Learning by example is a very old yet very powerful method for transferring skills to novices. Technology has boosted the number of approaches and tools learning professionals can use to support this development strategy.
My Uncle Jack never wrote a book on leadership. I would be surprised if he’d even read one, much less attended a leadership workshop. He is not an expert in learning design or high-performance consulting, but when he was a Chicago-area sports writer, he took me to see a Chicago Cubs game from the dugout. I noticed how my uncle interacted with the players and the mutual admiration they had for each other. I knew that somehow I wanted to be like him. I noticed everything about him: how fast he typed, his meticulous grammar and use of words and even how well he spelled. My uncle inspired me to learn without even telling me about what he did. I became an editor for my school newspaper. I did well in English and grammar. And I eventually became a writer.
I also learned a lot from a former manager. She not only read leadership books but wrote one herself. She knew all the buzz words: collaborative leadership, holistic leadership, allowing others to rise to their potential, helping others succeed, etc. It turned out that she wrote better than she lived. She would surround herself with cronies and “yes” people, and she would work to undercut anybody she perceived as a threat. She inspired me to learn how to keep my head low and not share ideas.
Learning by example, as I did in these two very different instances, is the oldest and still most powerful learning strategy. In the old days, when nobody had ever heard of competencies or training and development, there was the idea of apprenticeship. A trade or skill was handed down from generation to generation through a system of formal mentoring. In fact, family names were based on the skill that was handed down. Baker, Taylor, Smith and Plummer were examples of skilled trades that became surnames.
Even during the Renaissance, great masters such as Michelangelo started as apprentices for other great masters. They would stretch the canvas or mix the paint or do any other series of menial tasks, hoping to upgrade to perhaps assisting in painting backgrounds or providing shadows. They would then diligently observe the teacher, and after years of assisting and learning, would become masters in their own right and have their own apprentices. Not much has changed today in organizational learning, as we still learn by observing and doing. The only difference is the technology.
Strategies to Learning by Example
There are two strategies for learning by example: mentoring/apprenticeship and games/simulations. Both can be effective if well thought out. As the stories above illustrate, the first rule of learning by example is to be careful what message people are learning. People observe actions over words, and you need to understand the real lessons they are taking away.
We all have people whose qualities we admire and try to emulate. When I was doing work for a very high level U.S. government training institution, I remember talking to the director’s administrative assistant. On her computer was a screensaver that asked: “What if you were Jackie O?” I looked at it for a few moments to make sure I read it correctly and then I asked her to explain what the screensaver meant. “Well,” she quietly told me. “You know what it is like to work with some of the people around here. They are very smart senior people with egos to match. I often feel very intimidated and clumsy around them and then I think to myself, ‘What if I was Jackie O?’ To me, she was so sophisticated and had so much grace, even in dealing with difficult people. When I think about what she would do, it allows me to copy those characteristics that I need to do my job effectively.”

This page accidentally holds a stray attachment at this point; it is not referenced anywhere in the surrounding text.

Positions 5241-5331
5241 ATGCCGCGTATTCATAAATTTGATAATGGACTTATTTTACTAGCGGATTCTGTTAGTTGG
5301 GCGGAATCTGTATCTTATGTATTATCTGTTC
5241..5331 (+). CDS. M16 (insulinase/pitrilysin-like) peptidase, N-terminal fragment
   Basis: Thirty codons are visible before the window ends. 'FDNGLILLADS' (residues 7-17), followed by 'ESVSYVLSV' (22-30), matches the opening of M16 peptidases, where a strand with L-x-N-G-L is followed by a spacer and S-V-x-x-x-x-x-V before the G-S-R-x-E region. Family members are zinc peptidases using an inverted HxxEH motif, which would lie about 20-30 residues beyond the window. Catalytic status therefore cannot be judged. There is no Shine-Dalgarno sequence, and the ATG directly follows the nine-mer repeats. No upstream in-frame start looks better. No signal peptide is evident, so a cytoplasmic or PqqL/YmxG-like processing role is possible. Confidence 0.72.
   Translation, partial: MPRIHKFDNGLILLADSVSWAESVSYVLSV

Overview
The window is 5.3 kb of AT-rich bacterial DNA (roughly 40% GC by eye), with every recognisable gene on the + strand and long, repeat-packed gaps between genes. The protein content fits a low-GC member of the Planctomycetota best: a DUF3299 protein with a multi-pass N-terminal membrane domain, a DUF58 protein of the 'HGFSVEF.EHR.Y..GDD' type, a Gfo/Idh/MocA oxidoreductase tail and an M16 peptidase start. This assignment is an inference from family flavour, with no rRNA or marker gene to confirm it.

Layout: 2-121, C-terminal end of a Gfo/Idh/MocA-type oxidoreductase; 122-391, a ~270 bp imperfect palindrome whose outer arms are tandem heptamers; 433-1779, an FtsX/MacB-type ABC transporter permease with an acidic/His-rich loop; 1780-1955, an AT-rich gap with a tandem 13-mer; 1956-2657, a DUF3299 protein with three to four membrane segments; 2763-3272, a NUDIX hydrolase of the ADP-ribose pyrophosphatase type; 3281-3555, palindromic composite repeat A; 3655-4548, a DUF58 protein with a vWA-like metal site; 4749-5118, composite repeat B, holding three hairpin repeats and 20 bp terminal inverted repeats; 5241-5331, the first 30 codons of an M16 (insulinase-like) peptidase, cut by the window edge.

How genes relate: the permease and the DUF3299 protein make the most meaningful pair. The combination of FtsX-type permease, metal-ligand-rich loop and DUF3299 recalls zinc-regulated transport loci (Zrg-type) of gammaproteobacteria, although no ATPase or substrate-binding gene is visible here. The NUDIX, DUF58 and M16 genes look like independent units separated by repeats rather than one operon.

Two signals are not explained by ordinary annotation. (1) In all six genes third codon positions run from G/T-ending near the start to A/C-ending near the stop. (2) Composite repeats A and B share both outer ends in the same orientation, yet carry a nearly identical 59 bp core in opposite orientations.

Informal Mentoring or Apprenticeship
In the story above, the learner emulated the behavior of someone she respected. It did not matter that she had never met Jacqueline Kennedy Onassis. She recognized that, in order to be successful in her job, she would need to learn a skill that she did not believe she possessed but that she saw in Jackie O. This is a good example of informal mentoring.
Informal mentoring can be effective because:
• The learner has chosen the teacher and therefore is the one driving the process and engaging in the change.
• The learner is highly motivated to apply what he or she has learned.
The problem with informal mentoring is that, because it is informal, it cannot be uniformly applied. People also may be selecting the wrong behavior or teacher. Formal mentoring, or apprenticeship, can be a better organizational learning strategy.
Formal Mentoring or Apprenticeship
Formal mentoring or apprenticeship allows for greater organizational control over what is being taught and who is doing the teaching. The idea of apprenticeships has not changed greatly over the years. Historically, an apprentice did a series of tasks to support the master and, over time, learned the trade by observing the master. A similar concept is common in professional service firms where an associate does much of the work while the partner concentrates on the big picture. The idea is that by working with a partner for an extended period, the associate will learn the important aspects of the job thus enabling them to eventually become a partner.
There is another kind of formal mentoring and apprenticeship: parenting. Apprenticeship and parenting are the same process. As any parent knows and countless books will tell you, there are several ways to create a successful mentor:
• It matters what you do, not what you say. How many times have we heard the line: “Do what I say, not what I do?” As everybody knows, actions speak louder than words. We emulate people’s behavior, not what they say.